How Digitability Created Buy-In: Literally
Written by L. Wnuk Ed.S, a Life Skills Teacher with nearly 15 years experience teaching in high school and middle school classrooms in Kansas, Georgia, South Carolina, Florida and now in New Jersey.
Returning to school during the pandemic has been a struggle for many teachers and students. I have found that in many conversations with my colleagues there is a common complaint. The consensus seems to be that students have lost their motivation. They argue that the students have lost their ability to focus, they are not engaging in meaningful classroom discussions and they are not completing the assignments.
While I agree with my colleagues' observations, I can’t help but wonder how can I blame the students after such a hiatus from the classroom environment? In the virtual setting, it was easy for a student to take the backseat. They could turn their microphone and cameras off and complete assignments in a leisurely manner. Now, as schools are transitioning back, the disconnect between students and teachers is accentuated.
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However, my students and I are fortunate to have Digitability and it’s virtual banking system, Bankability, to provide my students with positive incentives to participate in class. With Bankability’s banking simulation my students are able to receive virtual paychecks, review paystubs and access bank statements. Each Digitability lesson plan ensures that all of my students are able to easily earn money in a class period.
When my students were freshly back in the brick and mortar classroom from their virtual classrooms, I too noticed the changes in students behavior, motivation and attention. As a result, I turned to my Bankability program. It begins by giving students virtual dollars for exhibiting the behaviors that will support their success in both the classroom as well as the workplace.
For example, I provide “Participation Dollars” when students share answers, volunteer or are actively engaged in class activities. Additionally, the program gives me autonomy to get creative with the currency. I would award “Bright Eye” dollars to students who may sometimes struggle to stay awake, but did not nap or rest their head on the desk. To support executive function skills, I would give performance bonuses as assignments were completed on time or submitted early. For my students who liked to pull out their cell phones, I awarded “Take a Message” dollars when they kept it in their bag throughout the class session.
As a result, the reluctance to participate and the lack of attention have almost all dissipated since I began using the Bankability program. Now my students not only engage more, but they are also constantly trying to earn more money to get bigger paychecks. They will even have friendly competitions about who earns the most!
With the money that they earn, I have created a classroom store in which they are able to purchase items. I know it sounds like you will have to spend your own hard earned real money, but honestly, many of the items in my store are low-cost and even free!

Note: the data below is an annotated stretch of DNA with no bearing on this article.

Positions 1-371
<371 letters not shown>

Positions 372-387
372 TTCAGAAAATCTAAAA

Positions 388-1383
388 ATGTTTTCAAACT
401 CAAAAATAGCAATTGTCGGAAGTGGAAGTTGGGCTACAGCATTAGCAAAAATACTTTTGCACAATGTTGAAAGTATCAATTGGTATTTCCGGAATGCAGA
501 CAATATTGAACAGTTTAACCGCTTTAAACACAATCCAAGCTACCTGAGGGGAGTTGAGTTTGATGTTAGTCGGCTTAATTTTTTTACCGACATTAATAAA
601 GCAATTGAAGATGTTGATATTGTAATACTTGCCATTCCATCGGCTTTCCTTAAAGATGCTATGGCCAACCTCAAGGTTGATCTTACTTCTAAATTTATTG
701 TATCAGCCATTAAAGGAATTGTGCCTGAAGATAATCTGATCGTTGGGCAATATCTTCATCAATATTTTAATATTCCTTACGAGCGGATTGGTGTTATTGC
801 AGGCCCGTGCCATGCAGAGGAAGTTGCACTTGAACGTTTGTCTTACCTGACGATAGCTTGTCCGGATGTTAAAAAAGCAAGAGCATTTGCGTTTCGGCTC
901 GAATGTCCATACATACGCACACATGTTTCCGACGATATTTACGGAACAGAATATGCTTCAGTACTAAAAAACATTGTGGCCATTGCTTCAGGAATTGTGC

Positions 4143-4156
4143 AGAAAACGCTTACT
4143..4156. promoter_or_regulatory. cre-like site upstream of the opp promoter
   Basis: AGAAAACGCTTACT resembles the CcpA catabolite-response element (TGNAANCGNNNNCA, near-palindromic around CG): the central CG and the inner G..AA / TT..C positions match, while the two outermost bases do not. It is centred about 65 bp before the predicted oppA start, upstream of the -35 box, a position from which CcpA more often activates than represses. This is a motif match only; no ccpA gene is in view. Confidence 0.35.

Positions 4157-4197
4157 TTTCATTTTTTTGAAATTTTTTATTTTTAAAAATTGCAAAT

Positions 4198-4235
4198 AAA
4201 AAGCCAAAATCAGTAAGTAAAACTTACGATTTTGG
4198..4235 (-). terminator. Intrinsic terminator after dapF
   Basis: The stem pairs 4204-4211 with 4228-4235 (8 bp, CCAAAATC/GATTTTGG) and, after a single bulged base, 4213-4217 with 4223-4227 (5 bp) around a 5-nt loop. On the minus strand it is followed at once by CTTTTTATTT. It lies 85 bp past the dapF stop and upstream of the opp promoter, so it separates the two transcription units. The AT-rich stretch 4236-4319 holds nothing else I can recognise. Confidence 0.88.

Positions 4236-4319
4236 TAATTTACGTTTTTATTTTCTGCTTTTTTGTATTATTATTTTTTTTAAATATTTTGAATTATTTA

In my store, I have the typical classroom rewards of candies that I found on Amazon in bulk, a cheap pair of headphones from a dollar store, and some fun items from Five Below; however, many of my store items didn’t cost me a penny! I was able to score some erasers, pencils, pens and other school supplies that are stocked in my school’s supply closet. I also sell tickets for extra credit, free homework pass, and more! Additionally, I created movie passes for a free movie day, which is more expensive so all students need to save for it. Students can also purchase positive notes home, cellphone passes (with time limits--they pay per minute), library day passes and even the comfy chair pass!
All I need to do next is enter the earnings, or have my support staff member, a.k.a my CFO, do it. Then Bankability automatically runs payroll on the 1st and 15th of each month so I don’t have to remember to do it myself. The best part is that all of these dollars that students are earning equates to data points. Now, when it’s time to have an IEP meeting or to do some progress monitoring, all I need to do is log into my Digitabilty account and print the student’s progress report which will include goals and objectives for all types of life skill domains. On Fridays, my students are able to shop and purchase incentives--with a reminder that they have bills due this month as well!
As if their increased motivation isn’t enough, my students are also reaping the added benefits of learning how to manage money and they are learning the same way I do---by navigating an online banking system. They are learning the concepts and safety practices surrounding financial literacy in the classroom before encountering it for real.
It truly is a win-win for both me and my students. It has allowed me to provide positive reinforcements with ease and taken all the guesswork out of how to best implement a behavior program for such a wide-range of needs. Now, I am easily able to track the positive incentives that I give and I am able to make it fair and consistent for everyone.